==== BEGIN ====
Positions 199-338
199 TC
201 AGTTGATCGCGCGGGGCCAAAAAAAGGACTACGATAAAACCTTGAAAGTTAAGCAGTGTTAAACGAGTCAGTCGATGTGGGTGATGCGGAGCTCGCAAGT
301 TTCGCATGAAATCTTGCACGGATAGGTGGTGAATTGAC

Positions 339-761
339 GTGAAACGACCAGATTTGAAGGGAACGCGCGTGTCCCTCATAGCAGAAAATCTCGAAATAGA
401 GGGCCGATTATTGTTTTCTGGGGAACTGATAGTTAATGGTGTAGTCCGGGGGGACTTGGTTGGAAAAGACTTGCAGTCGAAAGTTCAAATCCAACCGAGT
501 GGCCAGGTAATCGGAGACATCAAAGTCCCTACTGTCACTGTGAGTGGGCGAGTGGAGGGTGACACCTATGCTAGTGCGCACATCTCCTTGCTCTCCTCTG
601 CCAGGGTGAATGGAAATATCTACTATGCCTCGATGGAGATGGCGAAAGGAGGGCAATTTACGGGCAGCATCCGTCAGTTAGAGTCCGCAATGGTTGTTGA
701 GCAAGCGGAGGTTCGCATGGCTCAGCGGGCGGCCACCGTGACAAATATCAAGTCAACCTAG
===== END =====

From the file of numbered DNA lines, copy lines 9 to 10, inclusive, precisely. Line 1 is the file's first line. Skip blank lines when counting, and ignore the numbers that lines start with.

601 CCAGGGTGAATGGAAATATCTACTATGCCTCGATGGAGATGGCGAAAGGAGGGCAATTTACGGGCAGCATCCGTCAGTTAGAGTCCGCAATGGTTGTTGA
701 GCAAGCGGAGGTTCGCATGGCTCAGCGGGCGGCCACCGTGACAAATATCAAGTCAACCTAG